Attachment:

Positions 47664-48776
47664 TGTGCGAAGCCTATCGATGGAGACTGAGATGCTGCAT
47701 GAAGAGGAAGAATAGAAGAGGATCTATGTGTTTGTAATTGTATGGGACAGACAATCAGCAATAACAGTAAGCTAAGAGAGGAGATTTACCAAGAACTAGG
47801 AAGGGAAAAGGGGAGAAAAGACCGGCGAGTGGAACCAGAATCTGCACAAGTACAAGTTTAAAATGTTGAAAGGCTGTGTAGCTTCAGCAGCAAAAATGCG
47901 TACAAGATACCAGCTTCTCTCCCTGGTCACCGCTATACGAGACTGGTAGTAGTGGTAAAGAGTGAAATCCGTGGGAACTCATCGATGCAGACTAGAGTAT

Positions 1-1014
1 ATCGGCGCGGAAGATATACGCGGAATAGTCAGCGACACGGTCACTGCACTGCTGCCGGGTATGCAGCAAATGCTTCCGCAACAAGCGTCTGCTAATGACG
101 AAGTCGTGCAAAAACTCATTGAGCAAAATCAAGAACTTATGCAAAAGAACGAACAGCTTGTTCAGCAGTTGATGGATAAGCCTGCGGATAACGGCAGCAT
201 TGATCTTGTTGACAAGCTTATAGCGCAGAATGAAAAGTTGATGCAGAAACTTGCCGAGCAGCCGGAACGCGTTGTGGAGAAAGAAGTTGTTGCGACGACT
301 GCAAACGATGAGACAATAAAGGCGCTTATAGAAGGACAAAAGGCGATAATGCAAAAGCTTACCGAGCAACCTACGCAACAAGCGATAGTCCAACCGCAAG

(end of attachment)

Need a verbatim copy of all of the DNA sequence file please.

Positions 47664-48776
47664 TGTGCGAAGCCTATCGATGGAGACTGAGATGCTGCAT
47701 GAAGAGGAAGAATAGAAGAGGATCTATGTGTTTGTAATTGTATGGGACAGACAATCAGCAATAACAGTAAGCTAAGAGAGGAGATTTACCAAGAACTAGG
47801 AAGGGAAAAGGGGAGAAAAGACCGGCGAGTGGAACCAGAATCTGCACAAGTACAAGTTTAAAATGTTGAAAGGCTGTGTAGCTTCAGCAGCAAAAATGCG
47901 TACAAGATACCAGCTTCTCTCCCTGGTCACCGCTATACGAGACTGGTAGTAGTGGTAAAGAGTGAAATCCGTGGGAACTCATCGATGCAGACTAGAGTAT

Positions 1-1014
1 ATCGGCGCGGAAGATATACGCGGAATAGTCAGCGACACGGTCACTGCACTGCTGCCGGGTATGCAGCAAATGCTTCCGCAACAAGCGTCTGCTAATGACG
101 AAGTCGTGCAAAAACTCATTGAGCAAAATCAAGAACTTATGCAAAAGAACGAACAGCTTGTTCAGCAGTTGATGGATAAGCCTGCGGATAACGGCAGCAT
201 TGATCTTGTTGACAAGCTTATAGCGCAGAATGAAAAGTTGATGCAGAAACTTGCCGAGCAGCCGGAACGCGTTGTGGAGAAAGAAGTTGTTGCGACGACT
301 GCAAACGATGAGACAATAAAGGCGCTTATAGAAGGACAAAAGGCGATAATGCAAAAGCTTACCGAGCAACCTACGCAACAAGCGATAGTCCAACCGCAAG